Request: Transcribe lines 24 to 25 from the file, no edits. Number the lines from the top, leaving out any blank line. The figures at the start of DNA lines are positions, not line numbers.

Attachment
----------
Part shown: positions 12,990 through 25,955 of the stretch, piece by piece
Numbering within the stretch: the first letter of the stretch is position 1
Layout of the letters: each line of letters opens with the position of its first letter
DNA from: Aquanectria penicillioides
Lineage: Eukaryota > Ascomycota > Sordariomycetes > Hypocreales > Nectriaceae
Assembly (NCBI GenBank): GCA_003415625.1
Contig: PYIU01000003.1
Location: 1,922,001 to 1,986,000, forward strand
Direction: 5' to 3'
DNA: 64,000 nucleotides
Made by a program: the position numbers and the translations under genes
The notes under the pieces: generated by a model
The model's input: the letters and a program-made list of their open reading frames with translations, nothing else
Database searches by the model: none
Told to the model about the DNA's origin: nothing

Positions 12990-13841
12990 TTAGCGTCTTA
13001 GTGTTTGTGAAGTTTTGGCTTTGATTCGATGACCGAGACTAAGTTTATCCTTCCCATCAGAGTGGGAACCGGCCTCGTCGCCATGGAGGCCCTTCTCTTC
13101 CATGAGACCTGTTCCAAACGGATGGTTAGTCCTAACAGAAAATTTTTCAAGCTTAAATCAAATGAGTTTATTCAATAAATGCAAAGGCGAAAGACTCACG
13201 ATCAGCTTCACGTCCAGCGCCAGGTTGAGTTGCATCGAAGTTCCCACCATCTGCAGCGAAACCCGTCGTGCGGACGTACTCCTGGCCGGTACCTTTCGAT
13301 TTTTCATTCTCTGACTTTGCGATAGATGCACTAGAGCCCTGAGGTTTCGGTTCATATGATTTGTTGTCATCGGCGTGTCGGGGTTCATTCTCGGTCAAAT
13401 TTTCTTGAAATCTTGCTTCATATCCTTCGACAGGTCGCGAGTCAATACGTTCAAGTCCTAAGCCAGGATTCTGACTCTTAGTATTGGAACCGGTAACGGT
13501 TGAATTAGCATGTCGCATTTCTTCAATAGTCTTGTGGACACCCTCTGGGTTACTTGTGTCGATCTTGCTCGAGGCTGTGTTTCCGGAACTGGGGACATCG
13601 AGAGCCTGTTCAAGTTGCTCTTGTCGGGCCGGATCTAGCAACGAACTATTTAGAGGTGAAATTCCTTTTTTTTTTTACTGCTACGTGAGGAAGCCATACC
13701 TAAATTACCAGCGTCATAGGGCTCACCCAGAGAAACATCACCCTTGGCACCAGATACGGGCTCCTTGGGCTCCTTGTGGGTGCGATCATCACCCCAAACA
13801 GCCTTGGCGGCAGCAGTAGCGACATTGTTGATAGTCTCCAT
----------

13601 AGAGCCTGTTCAAGTTGCTCTTGTCGGGCCGGATCTAGCAACGAACTATTTAGAGGTGAAATTCCTTTTTTTTTTTACTGCTACGTGAGGAAGCCATACC
13701 TAAATTACCAGCGTCATAGGGCTCACCCAGAGAAACATCACCCTTGGCACCAGATACGGGCTCCTTGGGCTCCTTGTGGGTGCGATCATCACCCCAAACA